This case involves a generally healthy and active forty-five-year old male with a history of multiple sclerosis. The patient experienced a syncopal episode overnight while attempting to urinate. As a result, the patient fell and sustained a blow to the back of the head, losing consciousness. The patient’s wife called their primary care physician to see if she should bring him to the emergency room and the doctor said that it was fine to just observe him closely. Over the next few days, the patient complained of headaches and extreme nausea. The patient was sent for an MRI that indicated a suspicious spot indicative of an aneurysm in the region of the anterior communicating artery, but no further testing or follow-up was conducted. Several months later, the patient was found by his wife on the floor of the bedroom displaying seizure like activity. He was rushed to the ER. The patient was diagnosed with a subarachnoid hemorrhage and was transferred to a tertiary care hospital for emergency surgery. Upon transfer, the patient was then diagnosed with a ruptured anterior communicating artery aneurysm and a micro surgical clipping of the anterior communicating artery with a ventriculostomy was performed. Despite the intervention, the patient remained in a coma for most of the hospitalization. He eventually regained consciousness, but he suffered intractable brain damage, which caused severe paralysis and memory loss. He was transferred from acute rehabilitation to a nursing home, where he remained until his death two years later.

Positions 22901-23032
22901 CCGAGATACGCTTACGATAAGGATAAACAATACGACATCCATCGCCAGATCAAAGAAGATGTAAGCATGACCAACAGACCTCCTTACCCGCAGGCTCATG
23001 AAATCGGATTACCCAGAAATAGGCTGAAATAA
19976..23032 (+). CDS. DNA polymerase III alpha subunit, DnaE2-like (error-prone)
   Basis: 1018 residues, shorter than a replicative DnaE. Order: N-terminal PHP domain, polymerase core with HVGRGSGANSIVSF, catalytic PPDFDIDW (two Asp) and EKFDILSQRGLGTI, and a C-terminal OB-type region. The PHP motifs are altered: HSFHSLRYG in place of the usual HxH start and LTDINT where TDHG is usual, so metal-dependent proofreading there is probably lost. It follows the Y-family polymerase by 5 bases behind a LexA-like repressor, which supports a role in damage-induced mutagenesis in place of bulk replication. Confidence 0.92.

Question(s) For Expert Witness
- How familiar are you with clinical situations like the one described above? Would earlier intervention and a more thorough workup have resulted in a better outcome?
Expert Witness Response E-004702
I am very familiar with clinical scenarios such as this and the hospital care should begin with assessment of vital signs and neurological status. Airway, breathing, and circulation should be addressed with endotracheal intubation, if necessary, and establishment of intravenous access. Medical therapy of cerebral aneurysms involves general supportive measures and prevention of complications for individuals who are in the periprocedural period or are poor surgical candidates. Treatment decisions should be based on the clinical status of the patient, vascular anatomy of the aneurysm, and surgical or endovascular considerations. Medical management of aneurysmal SAH is orchestrated in the ICU, with cardiac monitoring and placement of an arterial line. Certainly, earlier intervention would have resulted in a more desirable outcome. However, I will need to know more about this patients presentation to determine if the workup was adequate or not.